The fruit of those court appointments may take time but if Roe Vs. Wade is somehow overturned with Alito and Roberts supporting it then Bush will be remembered for doing something good.

Of course, Bush signed Campaign Finance Reform after saying he opposed it in the 2000 campaign (trying to ‘make peace’ with McCain).

And there’s always the infamous Medicare Part D (prescription drugs). A budget buster that will cost untold billions in the years to come. And yes, George W. Bush signed it.

That’s my “fair and balanced” look at Bush on some issues although others should figure on the scales as well.

4 posted on 08/29/2007 4:45:01 AM PDT by Nextrush (Proudly uncommitted in the 2008 race for president for now)
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To: fabrizio

Two hallmarks of this administration that are at odds with my concept of conservatism are the unprecedented federal involvement in education and the refusal to uphold our nation’s sovereignty.

5 posted on 08/29/2007 4:49:31 AM PDT by freespirited (The mystery of government is not how Washington works but how to make it stop. -- P.J. O'Rourke)
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To: fabrizio

Oh, and by the way, he has kept our country from being directly attacked since 9-11.

He gets little credit for this and yet virtually no one would have guessed that this would be true. I was like almost 70% of Americans who expected another homeland attack within a year. It is almost six years and counting.

6 posted on 08/29/2007 4:51:54 AM PDT by NeilGus
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To: Nextrush

I agree that CFR was probably the result of a deal cut with McCain - he did campaign for Bush 9in 2004 instead of running against him (with or without Kerry). As for prescription drugs, I believe it was going to happen anyway. The AARP was pushing for it; the drug companies were pushing for it and the media was creating another faux-crisis over it. What Bush did accomplish is to steer it toward a private sector approach much the same way Romney handled the march toward socialized health care in Massachusetts. Like it or not, being President means you pick priorities and cut deals to make things happen.

7 posted on 08/29/2007 4:52:37 AM PDT by rhombus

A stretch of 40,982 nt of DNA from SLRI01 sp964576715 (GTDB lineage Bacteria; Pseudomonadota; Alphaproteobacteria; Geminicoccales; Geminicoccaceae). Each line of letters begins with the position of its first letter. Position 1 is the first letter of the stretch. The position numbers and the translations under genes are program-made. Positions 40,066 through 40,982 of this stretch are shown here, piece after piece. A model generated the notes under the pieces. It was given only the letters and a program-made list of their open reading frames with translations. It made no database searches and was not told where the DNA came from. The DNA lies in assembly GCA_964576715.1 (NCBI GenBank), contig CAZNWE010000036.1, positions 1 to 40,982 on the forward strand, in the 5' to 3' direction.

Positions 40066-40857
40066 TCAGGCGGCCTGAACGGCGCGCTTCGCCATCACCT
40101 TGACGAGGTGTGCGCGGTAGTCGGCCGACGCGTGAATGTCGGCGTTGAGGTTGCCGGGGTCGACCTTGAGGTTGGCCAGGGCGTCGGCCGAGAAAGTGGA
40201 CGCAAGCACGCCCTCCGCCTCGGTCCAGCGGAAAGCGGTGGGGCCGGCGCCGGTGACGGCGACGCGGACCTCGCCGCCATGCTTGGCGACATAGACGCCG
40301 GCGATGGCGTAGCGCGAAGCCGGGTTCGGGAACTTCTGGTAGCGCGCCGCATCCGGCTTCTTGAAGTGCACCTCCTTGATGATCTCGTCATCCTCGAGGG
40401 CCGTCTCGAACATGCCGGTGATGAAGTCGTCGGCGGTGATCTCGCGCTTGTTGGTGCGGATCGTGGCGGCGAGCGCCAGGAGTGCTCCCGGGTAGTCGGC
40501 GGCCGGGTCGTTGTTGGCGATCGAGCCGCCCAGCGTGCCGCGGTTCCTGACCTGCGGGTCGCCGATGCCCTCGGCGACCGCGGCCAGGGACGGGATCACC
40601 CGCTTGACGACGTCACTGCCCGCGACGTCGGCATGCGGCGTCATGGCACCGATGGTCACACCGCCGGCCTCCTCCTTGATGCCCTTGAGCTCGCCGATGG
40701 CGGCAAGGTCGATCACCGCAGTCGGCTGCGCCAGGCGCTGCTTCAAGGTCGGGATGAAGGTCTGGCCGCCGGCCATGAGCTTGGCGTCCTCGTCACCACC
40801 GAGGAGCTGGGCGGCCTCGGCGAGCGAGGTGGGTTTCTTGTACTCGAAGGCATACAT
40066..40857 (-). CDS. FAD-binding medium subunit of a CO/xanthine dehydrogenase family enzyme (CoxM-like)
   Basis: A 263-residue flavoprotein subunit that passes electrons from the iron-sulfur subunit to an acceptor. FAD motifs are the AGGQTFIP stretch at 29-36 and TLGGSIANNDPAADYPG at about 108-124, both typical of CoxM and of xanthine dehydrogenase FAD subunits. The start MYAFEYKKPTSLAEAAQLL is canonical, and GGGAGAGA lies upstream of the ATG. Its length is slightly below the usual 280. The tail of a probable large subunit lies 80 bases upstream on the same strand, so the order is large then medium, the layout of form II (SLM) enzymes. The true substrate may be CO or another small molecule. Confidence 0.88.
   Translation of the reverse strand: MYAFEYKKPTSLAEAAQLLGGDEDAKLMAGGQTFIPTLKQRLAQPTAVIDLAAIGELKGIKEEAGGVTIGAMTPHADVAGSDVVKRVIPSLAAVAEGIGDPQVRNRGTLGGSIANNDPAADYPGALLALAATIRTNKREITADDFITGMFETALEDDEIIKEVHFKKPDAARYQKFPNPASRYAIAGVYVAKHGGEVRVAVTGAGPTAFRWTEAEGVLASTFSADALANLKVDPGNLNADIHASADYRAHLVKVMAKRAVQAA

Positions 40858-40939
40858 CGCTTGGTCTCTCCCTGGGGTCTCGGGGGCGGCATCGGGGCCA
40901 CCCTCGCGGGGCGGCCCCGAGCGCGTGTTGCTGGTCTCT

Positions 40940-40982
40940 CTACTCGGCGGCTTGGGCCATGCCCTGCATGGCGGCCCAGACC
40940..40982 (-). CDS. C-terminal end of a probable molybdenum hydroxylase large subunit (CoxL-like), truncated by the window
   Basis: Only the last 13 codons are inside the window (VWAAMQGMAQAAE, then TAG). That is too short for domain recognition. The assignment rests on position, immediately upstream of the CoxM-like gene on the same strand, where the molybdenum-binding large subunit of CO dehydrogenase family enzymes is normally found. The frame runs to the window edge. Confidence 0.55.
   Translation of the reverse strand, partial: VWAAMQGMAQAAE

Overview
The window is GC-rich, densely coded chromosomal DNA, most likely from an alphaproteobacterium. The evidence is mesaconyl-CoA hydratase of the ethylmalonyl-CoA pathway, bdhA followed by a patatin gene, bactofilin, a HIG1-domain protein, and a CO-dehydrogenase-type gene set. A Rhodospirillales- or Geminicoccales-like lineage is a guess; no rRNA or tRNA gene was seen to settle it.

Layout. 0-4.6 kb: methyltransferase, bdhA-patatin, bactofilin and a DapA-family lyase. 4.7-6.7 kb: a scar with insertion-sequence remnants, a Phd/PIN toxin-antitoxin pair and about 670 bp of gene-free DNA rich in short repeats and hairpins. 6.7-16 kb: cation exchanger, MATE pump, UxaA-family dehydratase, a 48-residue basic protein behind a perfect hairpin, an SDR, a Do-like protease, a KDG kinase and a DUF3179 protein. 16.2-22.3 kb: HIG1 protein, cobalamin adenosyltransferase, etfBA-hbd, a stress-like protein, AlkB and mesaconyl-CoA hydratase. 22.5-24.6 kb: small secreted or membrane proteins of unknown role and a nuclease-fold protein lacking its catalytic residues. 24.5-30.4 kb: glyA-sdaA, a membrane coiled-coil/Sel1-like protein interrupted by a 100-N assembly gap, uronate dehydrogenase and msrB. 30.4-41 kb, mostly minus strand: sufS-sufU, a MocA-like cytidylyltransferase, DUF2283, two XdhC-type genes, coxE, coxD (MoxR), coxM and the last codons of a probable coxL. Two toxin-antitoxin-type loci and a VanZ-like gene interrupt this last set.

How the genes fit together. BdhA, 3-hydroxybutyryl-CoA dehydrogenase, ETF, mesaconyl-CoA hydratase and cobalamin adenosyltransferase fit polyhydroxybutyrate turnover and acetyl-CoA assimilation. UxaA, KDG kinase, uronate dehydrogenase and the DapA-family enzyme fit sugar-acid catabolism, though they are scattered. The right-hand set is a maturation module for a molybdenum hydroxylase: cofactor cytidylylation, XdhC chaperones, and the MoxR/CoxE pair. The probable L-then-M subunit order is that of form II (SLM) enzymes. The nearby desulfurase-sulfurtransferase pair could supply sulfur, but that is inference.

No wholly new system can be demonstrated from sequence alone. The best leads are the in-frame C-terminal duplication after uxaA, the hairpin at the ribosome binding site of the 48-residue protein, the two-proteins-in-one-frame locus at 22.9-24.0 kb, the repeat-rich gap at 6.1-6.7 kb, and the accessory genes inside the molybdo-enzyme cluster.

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To: Vaquero

Fine. W may not be the uber-conservative dream you want, but he is conservative, not a spineless “moderate”. If he was running for reelection against Hillary, would he have your vote?

8 posted on 08/29/2007 4:54:25 AM PDT by wny
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To: fabrizio

About the only things Conservative:
W’s willing to fight a war most want to ignore.
W’s trying to keep a tax cut on the books.

Border defense? Faaahhgedddabaahtit!

9 posted on 08/29/2007 5:00:41 AM PDT by Flintlock (-)
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To: wny
If he was running for reelection against Hillary, would he have your vote?

no question....I would have to vote for him....

but I didn't like voting for him in 2000 or 2004....and in 2000 he was not my pick in the primaries by any stretch....

and his record on illegals and his North American nation/globalism, is nearly treasonous

10 posted on 08/29/2007 5:01:06 AM PDT by Vaquero (" an armed society is a polite society" Heinlein "MOLON LABE!" Leonidas of Sparta)
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To: rhombus

It seems to me that Reagan had huge and mounting deficits from his Dem Congress. Bush has consistently cut deficits that appeared early, and they will soon disappear. Spending increases come largley from entitlements that have escalators that make them grow on their own.

11 posted on 08/29/2007 5:03:02 AM PDT by ClaireSolt (Have you have gotten mixed up in a mish-masher?)
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To: rhombus
I am trying real hard to see "consevatism" in a president who has not once vetoed a increased spending bill.